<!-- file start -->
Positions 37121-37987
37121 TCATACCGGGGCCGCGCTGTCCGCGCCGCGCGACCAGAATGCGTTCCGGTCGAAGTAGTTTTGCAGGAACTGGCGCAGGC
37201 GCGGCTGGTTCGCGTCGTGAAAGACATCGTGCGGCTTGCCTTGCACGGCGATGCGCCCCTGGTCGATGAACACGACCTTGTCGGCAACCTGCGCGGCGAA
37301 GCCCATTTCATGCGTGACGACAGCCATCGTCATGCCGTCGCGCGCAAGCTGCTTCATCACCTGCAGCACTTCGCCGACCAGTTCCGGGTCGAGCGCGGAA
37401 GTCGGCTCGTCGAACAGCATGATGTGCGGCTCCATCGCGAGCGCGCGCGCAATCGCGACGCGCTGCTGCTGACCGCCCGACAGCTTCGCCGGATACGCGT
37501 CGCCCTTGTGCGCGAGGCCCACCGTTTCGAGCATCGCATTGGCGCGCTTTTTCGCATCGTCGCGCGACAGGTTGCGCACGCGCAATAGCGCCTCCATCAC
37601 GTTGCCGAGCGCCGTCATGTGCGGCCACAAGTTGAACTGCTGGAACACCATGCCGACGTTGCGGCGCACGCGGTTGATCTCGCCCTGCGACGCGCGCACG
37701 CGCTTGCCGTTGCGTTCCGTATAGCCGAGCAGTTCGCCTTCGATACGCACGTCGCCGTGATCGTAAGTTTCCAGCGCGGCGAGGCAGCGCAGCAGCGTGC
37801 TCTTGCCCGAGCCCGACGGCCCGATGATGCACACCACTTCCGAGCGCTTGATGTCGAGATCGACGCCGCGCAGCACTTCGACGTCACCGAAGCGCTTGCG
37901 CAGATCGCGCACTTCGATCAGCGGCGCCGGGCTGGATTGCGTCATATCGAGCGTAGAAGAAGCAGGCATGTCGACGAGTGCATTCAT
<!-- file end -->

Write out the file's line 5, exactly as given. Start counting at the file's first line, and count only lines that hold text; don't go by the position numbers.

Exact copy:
37401 GTCGGCTCGTCGAACAGCATGATGTGCGGCTCCATCGCGAGCGCGCGCGCAATCGCGACGCGCTGCTGCTGACCGCCCGACAGCTTCGCCGGATACGCGT